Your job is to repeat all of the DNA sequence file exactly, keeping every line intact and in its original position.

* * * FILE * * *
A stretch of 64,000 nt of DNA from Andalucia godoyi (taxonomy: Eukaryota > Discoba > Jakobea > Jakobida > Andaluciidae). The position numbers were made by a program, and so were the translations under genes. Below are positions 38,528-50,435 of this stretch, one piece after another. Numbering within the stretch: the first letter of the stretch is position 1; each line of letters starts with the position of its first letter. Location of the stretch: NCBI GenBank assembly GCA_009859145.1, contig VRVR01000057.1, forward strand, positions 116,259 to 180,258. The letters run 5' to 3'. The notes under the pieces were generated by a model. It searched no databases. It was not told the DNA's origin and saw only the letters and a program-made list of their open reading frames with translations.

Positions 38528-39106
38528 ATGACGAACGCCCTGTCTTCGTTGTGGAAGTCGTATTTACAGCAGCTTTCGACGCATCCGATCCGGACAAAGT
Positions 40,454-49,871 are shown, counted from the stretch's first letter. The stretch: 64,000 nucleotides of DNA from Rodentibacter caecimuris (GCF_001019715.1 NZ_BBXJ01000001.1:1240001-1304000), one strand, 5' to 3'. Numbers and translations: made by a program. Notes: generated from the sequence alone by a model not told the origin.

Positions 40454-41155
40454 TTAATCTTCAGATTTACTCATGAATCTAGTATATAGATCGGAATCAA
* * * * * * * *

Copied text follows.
A stretch of 64,000 nt of DNA from Andalucia godoyi (taxonomy: Eukaryota > Discoba > Jakobea > Jakobida > Andaluciidae). The position numbers were made by a program, and so were the translations under genes. Below are positions 38,528-50,435 of this stretch, one piece after another. Numbering within the stretch: the first letter of the stretch is position 1; each line of letters starts with the position of its first letter. Location of the stretch: NCBI GenBank assembly GCA_009859145.1, contig VRVR01000057.1, forward strand, positions 116,259 to 180,258. The letters run 5' to 3'. The notes under the pieces were generated by a model. It searched no databases. It was not told the DNA's origin and saw only the letters and a program-made list of their open reading frames with translations.

Positions 38528-39106
38528 ATGACGAACGCCCTGTCTTCGTTGTGGAAGTCGTATTTACAGCAGCTTTCGACGCATCCGATCCGGACAAAGT
Positions 40,454-49,871 are shown, counted from the stretch's first letter. The stretch: 64,000 nucleotides of DNA from Rodentibacter caecimuris (GCF_001019715.1 NZ_BBXJ01000001.1:1240001-1304000), one strand, 5' to 3'. Numbers and translations: made by a program. Notes: generated from the sequence alone by a model not told the origin.

Positions 40454-41155
40454 TTAATCTTCAGATTTACTCATGAATCTAGTATATAGATCGGAATCAA